Link to smog blog or add annotated images to how to interpret a true color image
2. Compare rgb to EPA air quality index (number) for pm 2.5 and ozone
3. AOT from IDEA for real time (IDEA Modis Terra regional plots from the IDEA home page - select region - then select region)  Can get numbers from (IDEA home page -  pick timeseries and correlations between Modis AOD and pm2.5 (bottom right at the moment) - select site - pick state - pick city or other location.  Record Modis value for day of interest.  For the brave.
use case studies to illustrate clean day, moderate aerosol, and heavy aerosols with photos, explain implications of total column in the measurement. Record an AOT value for your location as best as you can.
4. Compare AOT, pm 2.5, true color, fires, and pressure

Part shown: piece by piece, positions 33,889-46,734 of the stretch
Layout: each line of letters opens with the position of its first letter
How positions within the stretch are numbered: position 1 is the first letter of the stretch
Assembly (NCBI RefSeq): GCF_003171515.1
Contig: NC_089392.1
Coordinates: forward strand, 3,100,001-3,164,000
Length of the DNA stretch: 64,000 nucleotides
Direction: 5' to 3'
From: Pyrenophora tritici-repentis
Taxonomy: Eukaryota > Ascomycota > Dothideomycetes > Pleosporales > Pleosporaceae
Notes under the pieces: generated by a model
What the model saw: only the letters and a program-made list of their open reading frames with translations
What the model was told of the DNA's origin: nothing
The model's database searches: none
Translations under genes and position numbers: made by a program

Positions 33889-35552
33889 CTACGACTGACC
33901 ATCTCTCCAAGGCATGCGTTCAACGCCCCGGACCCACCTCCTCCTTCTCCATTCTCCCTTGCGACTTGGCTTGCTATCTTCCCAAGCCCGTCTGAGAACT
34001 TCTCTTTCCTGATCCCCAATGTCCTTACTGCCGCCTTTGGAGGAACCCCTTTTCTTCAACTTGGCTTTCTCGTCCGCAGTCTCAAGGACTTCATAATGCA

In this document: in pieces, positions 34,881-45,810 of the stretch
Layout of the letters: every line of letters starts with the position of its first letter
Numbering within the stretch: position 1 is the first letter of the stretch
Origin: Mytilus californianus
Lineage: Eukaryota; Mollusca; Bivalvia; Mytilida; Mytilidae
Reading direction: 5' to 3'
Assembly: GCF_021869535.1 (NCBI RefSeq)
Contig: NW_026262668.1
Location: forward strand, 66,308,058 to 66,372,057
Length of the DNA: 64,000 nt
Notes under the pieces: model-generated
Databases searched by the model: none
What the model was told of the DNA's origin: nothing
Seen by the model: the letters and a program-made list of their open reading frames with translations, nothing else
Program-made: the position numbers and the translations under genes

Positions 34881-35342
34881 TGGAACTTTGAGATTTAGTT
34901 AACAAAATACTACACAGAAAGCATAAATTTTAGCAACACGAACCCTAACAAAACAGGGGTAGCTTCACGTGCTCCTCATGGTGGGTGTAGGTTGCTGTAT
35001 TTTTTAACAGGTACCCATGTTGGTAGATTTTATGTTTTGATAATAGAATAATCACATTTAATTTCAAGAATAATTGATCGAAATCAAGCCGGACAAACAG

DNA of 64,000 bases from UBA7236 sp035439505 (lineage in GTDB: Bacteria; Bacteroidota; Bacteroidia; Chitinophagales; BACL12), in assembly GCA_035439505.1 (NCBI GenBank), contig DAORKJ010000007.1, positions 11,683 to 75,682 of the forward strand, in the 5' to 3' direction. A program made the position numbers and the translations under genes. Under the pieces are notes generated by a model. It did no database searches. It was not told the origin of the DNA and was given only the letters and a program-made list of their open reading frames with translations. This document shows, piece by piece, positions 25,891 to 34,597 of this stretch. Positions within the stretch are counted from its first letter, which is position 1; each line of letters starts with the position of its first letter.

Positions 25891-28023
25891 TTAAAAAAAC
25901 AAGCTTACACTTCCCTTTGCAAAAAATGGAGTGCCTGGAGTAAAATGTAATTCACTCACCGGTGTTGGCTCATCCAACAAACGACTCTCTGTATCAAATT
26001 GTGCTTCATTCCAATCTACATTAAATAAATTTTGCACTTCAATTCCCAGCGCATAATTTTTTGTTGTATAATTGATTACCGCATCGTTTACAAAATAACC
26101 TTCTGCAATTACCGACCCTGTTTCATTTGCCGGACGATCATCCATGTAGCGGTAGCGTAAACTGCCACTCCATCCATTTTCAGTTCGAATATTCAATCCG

How do these values relate to what you see on the ground?
5. Blog/online conversation about observations, analysis, questions, etc.
Global AOT
Additional references: smog blog
fires, pm 2.5, aod, true color, pressure?
3. Repeat and collect data at a community level

? Why (or why not) does the data agree with what I see? ———

Going Further - quantitative measurement
1. Take measurement using pyranometer using this procedure:

2. Compare to RGB, AOT, and EPA air quality index number

? How does the air quality vary over time and space?

Level III
1. Take measurement using handheld sun photometer
(adapt IESRE


Level IV
1. Take measurement using handheld sun photometer
2. Ground truthing
(adapt Globe)

Session 3: 3:15 – 5:00

  • Outline a sample analysis to show how someone would analyze a single image; explain why each step is important
  • Test procedure
* New South Wales AU "Measuring Visual Air Quality" (sample protocol)

* GLOBE air quality protocol for qualitative measurement